When it comes to national security, diversity of thought is particularly crucial, said Aaron Hughes, who served as the deputy assistant for cyber policy at DoD until 2017.

“If we have just a homogeneous population that thinks one way, that’s just putting us to [a] disadvantage when it comes to understanding world dynamics,” he said.

“Actions speak louder than words,” said Risa Brooks, a professor of political science at Marquette University who specializes in civil-military relations, of Esper’s promise to increase diversity at the Pentagon. “Is this just hand-waving?”

Pentagon spokesperson Lt. Col. Thomas Campbell said while the Pentagon is “proud to be well-regarded as the largest, most diverse meritocracy in the world,” the department recognizes that there is still “work to be done on diversity and inclusion.”

In keeping with Esper’s diversity push, the policy shop has recently launched initiatives aimed at recruiting a more diverse group of junior and mid-level career employees, including outreach to historically black academic institutions, and is also creating a diversity council, Campbell said.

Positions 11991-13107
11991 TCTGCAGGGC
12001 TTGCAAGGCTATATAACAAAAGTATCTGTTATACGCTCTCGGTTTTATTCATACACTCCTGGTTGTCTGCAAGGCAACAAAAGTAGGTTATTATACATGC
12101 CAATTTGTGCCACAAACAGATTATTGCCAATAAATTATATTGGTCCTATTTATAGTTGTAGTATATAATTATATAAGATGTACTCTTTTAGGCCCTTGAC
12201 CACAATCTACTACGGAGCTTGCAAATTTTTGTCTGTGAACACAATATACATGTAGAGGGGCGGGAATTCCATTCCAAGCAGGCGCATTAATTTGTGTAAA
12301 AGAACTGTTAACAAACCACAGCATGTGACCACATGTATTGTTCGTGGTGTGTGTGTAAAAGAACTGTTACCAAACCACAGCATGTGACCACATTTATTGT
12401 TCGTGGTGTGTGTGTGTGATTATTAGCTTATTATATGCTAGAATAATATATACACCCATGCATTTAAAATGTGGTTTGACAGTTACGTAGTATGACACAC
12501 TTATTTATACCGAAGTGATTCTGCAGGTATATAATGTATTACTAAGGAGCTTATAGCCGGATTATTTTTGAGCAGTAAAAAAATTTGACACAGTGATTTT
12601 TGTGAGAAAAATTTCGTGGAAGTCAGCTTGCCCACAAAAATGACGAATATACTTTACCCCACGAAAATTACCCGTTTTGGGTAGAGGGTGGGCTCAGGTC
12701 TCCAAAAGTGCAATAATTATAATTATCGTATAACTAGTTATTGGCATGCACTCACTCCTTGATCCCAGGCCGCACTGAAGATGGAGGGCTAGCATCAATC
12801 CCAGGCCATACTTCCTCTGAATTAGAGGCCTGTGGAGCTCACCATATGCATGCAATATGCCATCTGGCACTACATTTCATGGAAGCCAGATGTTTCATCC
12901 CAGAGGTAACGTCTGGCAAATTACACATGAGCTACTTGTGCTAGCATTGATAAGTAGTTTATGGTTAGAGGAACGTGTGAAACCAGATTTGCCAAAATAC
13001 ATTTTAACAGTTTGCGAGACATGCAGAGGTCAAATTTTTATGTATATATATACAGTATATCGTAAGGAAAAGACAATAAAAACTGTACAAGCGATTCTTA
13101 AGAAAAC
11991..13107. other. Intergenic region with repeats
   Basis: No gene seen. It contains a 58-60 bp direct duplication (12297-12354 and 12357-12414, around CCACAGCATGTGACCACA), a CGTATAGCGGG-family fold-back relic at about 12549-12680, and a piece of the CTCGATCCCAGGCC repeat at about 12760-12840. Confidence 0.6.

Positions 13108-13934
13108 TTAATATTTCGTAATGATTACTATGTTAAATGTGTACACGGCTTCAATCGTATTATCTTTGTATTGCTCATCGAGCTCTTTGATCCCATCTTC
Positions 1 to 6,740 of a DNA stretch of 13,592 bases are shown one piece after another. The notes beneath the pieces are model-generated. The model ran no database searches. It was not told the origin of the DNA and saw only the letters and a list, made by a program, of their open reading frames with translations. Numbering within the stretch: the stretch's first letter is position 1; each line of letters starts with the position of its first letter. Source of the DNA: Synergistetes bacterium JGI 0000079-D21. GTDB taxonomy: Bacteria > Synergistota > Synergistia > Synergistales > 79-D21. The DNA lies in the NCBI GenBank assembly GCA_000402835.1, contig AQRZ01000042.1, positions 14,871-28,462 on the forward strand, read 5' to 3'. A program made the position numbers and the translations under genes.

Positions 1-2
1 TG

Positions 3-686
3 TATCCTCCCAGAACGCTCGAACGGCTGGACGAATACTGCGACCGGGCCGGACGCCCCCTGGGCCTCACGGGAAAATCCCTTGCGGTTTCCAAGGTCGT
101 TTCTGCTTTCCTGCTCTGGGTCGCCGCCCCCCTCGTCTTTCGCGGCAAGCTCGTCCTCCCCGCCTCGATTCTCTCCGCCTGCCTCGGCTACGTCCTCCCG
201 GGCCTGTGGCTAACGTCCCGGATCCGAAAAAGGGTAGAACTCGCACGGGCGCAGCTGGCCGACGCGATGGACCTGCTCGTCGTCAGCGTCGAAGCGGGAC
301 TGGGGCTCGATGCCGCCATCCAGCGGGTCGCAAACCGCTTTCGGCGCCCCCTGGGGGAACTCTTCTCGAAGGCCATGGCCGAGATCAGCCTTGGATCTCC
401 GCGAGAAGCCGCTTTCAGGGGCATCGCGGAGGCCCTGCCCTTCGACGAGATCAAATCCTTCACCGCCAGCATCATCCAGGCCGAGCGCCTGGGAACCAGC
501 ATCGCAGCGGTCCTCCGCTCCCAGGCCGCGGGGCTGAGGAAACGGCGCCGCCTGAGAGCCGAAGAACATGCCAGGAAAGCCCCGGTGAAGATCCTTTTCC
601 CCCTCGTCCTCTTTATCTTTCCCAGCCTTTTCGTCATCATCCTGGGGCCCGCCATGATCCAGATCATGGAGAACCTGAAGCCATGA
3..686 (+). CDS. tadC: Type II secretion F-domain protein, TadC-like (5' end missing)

“As we continue to build on our efforts to cultivate a diverse and inclusive workforce for all who serve, we will draw upon the widest possible set of backgrounds, talents, and skills to increase the overall readiness and effectiveness of the department,” Campbell said.

The White House did not respond to a request for comment.